A lot of research is based on numbers. And those numbers might tell us that, say, there is a statistically significant difference between the number of learners that passed the test in the face-to-face version of a course and the number of those that passed in the online version. Or substitute “test” with whatever metric you are using to determine which is better. And so face-to-face is declared the winner and online is the loser that has to slink off and die because it *lost*!

The problem is – online learning obviously worked great for those students that passed – even if there were statistically significantly fewer of them (did I just butcher the English there?). Research is not a contest to show which option is the one right one. We are not in a giant game of Highlander: Education. There can be more than one right way. It can be online and blended and face-to-face. We are not waiting to see which one beheads all the others to become the clear champion of the universe.

So when the Department of Education came out and declared blended learning the best, that did not mean that online and face-to-face were horrible or ineffective. They just found a higher number for blended. That’s all. That doesn’t invalidate the other two. They are  a national entity that has to look at what works for millions of students.

One way that we know that online learning is working is by learner testimonials. There are thousands and thousands of learners all over the nets saying how online learning worked for them. And guess what – some of them actually failed their courses! Wait – am I telling you that scores don’t matter? Well, of course they matter if you want to earn a piece of paper. But many learners don’t look at a passed test or course as a sign of “working.” Earning an “F” in a course could mean they don’t take tests well, or they had a death in the family during the semester, or they went off on a tangent and forgot to take the final because they were too busy learning informally.

Then there is the other end of the spectrum, where students get annoyed at classes and give them bad satisfaction ratings because they were required to do actual work and they thought they should get an A just for paying for the class.

So ultimately, if a student says an online course worked for them because it challenged them to think and learn, that is good evidence that it worked. Test scores and completion rates and satisfaction surveys might also tell us something, but typically those are ranking systems and not a “winner takes all” cage matches.

But another huge problem – one that instructional designers would point out to you – is that even the best research studies cannot really tell you if online or face-to-face is better. They can compare how the learners in one type of online learning design for a specific time period performed against another group of learners in one type of face-to-face learning design for that same period. There are so many different ways to design for learning online, and there are so many different ways to design for face-to-face, and so many ways that different instructors can affect their classes, and so many ways the learner population can affect the mood of the class, and so on. Research gives us a snap shot of what is going on in specific set of classes at a specific time – but the goal should be to ponder what this means for our personal situation and adapt and experiment ourselves. Not “this works! This doesn’t” and move on.

So the instructional designer will tell you that, yes we know a whole lot about what “works” in the macro sense of education, but in a lot of ways we also know very little of what “works” also. We can tell you want generally works in online or face-to-face and what doesn’t… but it ends up being a long vague list that you still have to take a stab at to see what does and doesn’t work for you specifically.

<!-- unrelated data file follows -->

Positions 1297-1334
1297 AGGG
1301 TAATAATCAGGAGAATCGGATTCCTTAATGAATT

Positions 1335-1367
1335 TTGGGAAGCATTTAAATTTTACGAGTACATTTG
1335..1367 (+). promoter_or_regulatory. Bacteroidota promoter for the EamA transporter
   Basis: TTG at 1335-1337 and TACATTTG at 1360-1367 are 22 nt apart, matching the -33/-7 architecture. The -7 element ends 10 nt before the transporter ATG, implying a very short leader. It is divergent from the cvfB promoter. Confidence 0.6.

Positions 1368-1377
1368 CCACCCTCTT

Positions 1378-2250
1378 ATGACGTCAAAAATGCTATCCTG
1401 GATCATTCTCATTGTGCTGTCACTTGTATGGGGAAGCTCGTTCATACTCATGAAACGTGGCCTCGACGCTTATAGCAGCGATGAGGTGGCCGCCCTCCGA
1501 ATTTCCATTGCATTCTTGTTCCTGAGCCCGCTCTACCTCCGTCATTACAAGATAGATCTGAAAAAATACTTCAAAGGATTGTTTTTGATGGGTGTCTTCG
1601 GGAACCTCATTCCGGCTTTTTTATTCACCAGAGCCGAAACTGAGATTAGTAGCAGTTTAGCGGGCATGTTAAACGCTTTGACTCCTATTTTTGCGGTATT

And the kicker is – despite all the research and facts I knew when I started as an instructional designer… I didn’t really get all of this until I started teaching online. Once you start teaching yourself, and trying to actually do what the research says… you begin to realize that it’s not so black and white. There are no champions of the universe, no best practices, no learning styles, no easy categories for everything to fit in. Oh, sure – you “know” that before you start teaching, but it’s kind of like you “know” parenting is tough until you have a kid and see how tough (and wonderful) it can be for yourself. First-hand knowledge changes your perspective radically. And simplistic answers from research goes out the window. The research itself (or at least the good research) doesn’t really ever give easy answers – people just misread it and think it does. Once you start teaching yourself, you begin to realize that you will use research to inform your practice instead of dictate it.

Some day soon I hope we move beyond this pointless rhetoric about online or face-to-face or blended learning being better or a good way to learn or whatever. All education is distributed over a distance anyways. Learners have declared that all work for them. Its better to start looking at what worked or didn’t work for the learners and go from there. That might call for some – gasp – qualitative research!

“So okay, Matt, stop with the whole ‘there is no spoon BS’ and tell me straight – does online learning work or not” you might say. Online learning works – for certain students. What all of the research is really telling us is that what doesn’t work is forcing all students into one-size fits all learning designs. Therefore, that leads me back to why I like working with the dual layer MOOC group – how can we offer students options to determine for themselves what works best? How can we create multiple paths that are truly multiple paths and not just “five different version of the same silo”? How can we create learning designs that emphasize diversity, experience, and autonomy in learning? Especially when so many students are used to instructivist learning?